Chinese lockdowns and commodity price hikes due to conflict in Ukraine have raised Atlantic Basin inflation to forty-year highs, forcing central banks to respond with rate rises they hope will not trigger recession. This contrasts sharply with more accommodative fiscal and monetary moves in China, whose fortunes in 2022 will be as important in determining global economic and oil demand growth as developments on the battlefields of Ukraine.
Consumer price inflation is running hot across the UK, continental Europe and the US. The ECB finally moved into line with fellow western central banks in June, flagging a reversal of monetary policy easing, and is now expected to enact an initial 25bp interest rate rise in July, with more to follow. It has had to put in place emergency measures to contain borrowing costs in southern Europe to enable the broader rate increases. A week later the US Federal Reserve surprised the market by abandoning a previously cautious approach, raising rates by 75bp after the May CPI reading came in at 8.6% y-o-y. The Bank of England enacted a widely-anticipated 25 bp increase, but Switzerland’s SNB caught markets unawares with its first rate rise since 2007, also flagging more tightening to come.
With this year’s consumer price inflation expectations in the Atlantic Basin now between two to four times higher than a year ago, this leaves authorities with no choice other than to rein-in price pressures, even if that risks undermining growth or employment. A May easing in the New York Federal Reserve’s Global Supply Chain Pressure Index (GCPI), although welcome, nonetheless leaves that gauge of the logjams facing manufacturers and consumers alike at extremely elevated levels. With current inflation being driven by both demand- and supply-side pressures, raising interest rates becomes a much blunter instrument if prices were being propelled higher largely by runaway demand.
As western economies confront a delicate balancing act between restraining inflationary pressures while protecting post-pandemic economic recovery, the challenges facing China are rather different. End-user price controls and weak underlying consumer demand mean 2022 CPI expectations there are more muted, at or below the 2.5% level envisaged a year ago. China’s real estate sector (responsible for 25%-30% of the country’s GDP) was already confronting a government-imposed liquidity squeeze in the period since mid-2021, weighing on construction activity and local government revenues. Domestic oil demand has been hit further by the renewed lockdowns facing Shanghai and other urban hubs during April and May.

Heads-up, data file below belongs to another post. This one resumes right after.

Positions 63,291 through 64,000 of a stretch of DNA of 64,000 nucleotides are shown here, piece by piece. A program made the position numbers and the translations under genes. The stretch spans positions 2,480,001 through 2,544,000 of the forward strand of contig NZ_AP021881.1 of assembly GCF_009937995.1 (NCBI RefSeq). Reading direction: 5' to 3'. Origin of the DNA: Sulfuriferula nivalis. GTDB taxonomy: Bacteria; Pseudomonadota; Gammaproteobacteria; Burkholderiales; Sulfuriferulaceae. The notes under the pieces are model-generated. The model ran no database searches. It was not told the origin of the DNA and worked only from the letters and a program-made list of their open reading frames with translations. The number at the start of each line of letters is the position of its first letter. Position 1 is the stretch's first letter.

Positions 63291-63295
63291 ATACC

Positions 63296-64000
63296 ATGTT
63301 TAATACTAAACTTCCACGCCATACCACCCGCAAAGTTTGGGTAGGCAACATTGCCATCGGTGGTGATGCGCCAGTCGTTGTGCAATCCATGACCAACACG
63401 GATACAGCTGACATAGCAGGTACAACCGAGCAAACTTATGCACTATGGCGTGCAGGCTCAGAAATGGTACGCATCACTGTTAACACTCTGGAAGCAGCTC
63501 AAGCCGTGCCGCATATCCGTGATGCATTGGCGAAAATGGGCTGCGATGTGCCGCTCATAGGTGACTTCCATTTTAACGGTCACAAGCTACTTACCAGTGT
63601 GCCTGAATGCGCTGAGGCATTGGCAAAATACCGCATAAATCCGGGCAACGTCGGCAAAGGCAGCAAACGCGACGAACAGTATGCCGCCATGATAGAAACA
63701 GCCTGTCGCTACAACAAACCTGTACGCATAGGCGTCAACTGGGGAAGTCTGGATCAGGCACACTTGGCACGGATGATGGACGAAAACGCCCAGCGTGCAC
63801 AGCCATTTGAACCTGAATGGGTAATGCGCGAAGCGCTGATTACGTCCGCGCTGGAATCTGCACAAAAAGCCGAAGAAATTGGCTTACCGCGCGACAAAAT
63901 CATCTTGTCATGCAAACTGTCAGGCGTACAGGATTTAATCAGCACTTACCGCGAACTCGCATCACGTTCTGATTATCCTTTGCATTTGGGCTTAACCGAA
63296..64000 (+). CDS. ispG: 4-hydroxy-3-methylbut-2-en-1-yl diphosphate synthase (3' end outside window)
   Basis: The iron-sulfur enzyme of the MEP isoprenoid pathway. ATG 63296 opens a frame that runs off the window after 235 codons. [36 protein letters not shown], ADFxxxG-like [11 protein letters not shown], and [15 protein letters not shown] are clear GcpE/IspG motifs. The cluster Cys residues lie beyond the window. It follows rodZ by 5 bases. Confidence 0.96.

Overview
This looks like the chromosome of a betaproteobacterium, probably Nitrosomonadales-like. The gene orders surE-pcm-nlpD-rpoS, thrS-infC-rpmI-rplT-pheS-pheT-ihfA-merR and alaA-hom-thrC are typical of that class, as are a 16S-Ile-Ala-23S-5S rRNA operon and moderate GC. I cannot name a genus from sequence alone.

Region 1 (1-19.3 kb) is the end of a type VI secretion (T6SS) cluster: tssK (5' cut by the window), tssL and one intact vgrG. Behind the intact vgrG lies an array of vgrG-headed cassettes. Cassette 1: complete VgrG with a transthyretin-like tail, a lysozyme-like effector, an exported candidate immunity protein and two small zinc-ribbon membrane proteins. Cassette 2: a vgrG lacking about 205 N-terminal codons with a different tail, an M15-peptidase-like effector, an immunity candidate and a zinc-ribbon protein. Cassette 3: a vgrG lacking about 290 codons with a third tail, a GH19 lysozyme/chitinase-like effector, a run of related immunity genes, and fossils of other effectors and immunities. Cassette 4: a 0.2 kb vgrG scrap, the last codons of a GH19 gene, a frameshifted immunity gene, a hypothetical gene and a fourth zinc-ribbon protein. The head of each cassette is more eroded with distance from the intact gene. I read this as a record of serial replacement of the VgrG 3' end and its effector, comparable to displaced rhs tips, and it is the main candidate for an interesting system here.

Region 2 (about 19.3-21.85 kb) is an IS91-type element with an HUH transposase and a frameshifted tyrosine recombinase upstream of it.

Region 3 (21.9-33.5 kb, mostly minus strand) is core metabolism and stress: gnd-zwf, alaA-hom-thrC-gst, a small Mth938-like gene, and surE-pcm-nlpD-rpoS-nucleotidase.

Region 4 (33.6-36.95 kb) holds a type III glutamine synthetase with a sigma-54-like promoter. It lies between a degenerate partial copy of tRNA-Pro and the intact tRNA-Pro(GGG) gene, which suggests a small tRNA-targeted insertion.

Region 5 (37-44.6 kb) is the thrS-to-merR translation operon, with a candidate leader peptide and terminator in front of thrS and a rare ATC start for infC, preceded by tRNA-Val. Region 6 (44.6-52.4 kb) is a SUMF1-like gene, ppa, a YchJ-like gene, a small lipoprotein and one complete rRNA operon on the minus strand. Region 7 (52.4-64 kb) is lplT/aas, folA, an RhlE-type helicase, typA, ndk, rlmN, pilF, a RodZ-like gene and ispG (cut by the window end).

China could persist with an albeit-modified version of the recent “dynamic net-zero” policy for controlling Covid-19 outbreaks until after the Communist Party Congress in the autumn. Nonetheless, in an attempt to engineer 2022 GDP growth near its 5.5% target, the government will deploy a $600 billion infrastructure programme, while rate cuts designed to stimulate business investment are also likely to weigh on the value of the Rmb. Though this could enhance the competitiveness of Chinese manufactured exports (which indeed looked strong in May), this could be counteracted by sluggish global demand for Chinese merchandise goods exports. Moreover, costlier imports could continue to weigh on China’s international commodity purchases, which despite recovery in May nonetheless stood a cumulative 6% below last year’s levels for the first five months of 2022.
Argus oil demand projections include an assumption that China’s GDP growth attains 4% for 2022 as a whole, below the official government target but nonetheless showing consistent recovery in the second half of the year. If achieved, this would prove the main contributor for global growth recovery in the second half of 2022. It pre-supposes that China avoids renewed widespread lockdowns (itself a precarious assumption, after renewed Covid-19 outbreaks affecting Beijing and Shanghai at mid-June).
The challenges in achieving even this comparatively muted level of Chinese and, by extension global, growth are several. Chinese consumer confidence is low, urban unemployment has topped 6% and citizens may be inclined to hoard rather than spend any government largesse targeting consumers. Moreover, local governments, normally tasked with overseeing infrastructure and construction spending, are themselves reeling from an ongoing slump in land sales revenues due to the property market slump, and the elevated costs of controlling recurrent Covid-19 outbreaks.
Just as China matters for global macro-economic growth prospects, so too for the oil and broader commodity markets. Global tightness in diesel fuel for example is being stoked not only by a gradual tightening in Russian supply, but also by low Chinese refinery runs and a tacit export ban that has seen diesel exports fall by nearly 500 kb/d in the last year. Beijing is determined to avoid the sort of diesel and power crises that the country experienced in 2021. At the same time, domestic demand – infrastructure stimulus notwithstanding – could flatter to deceive. 4% GDP growth could raise crude demand by 300-400 kb/d this year.
However, if extended lockdowns were to persist into the second half of 2022, this could depress GDP growth closer to an annual rate of 1%, potentially wiping out underlying oil demand growth altogether. Western commentators’ attention is understandably drawn to the ramifications of the war in Ukraine, associated economic sanctions, Opec+ production decisions and the Federal Reserve’s delicate monetary policy balancing act. However, they’d do well to remember that the fate of China’s economic recovery is pretty fundamental too.
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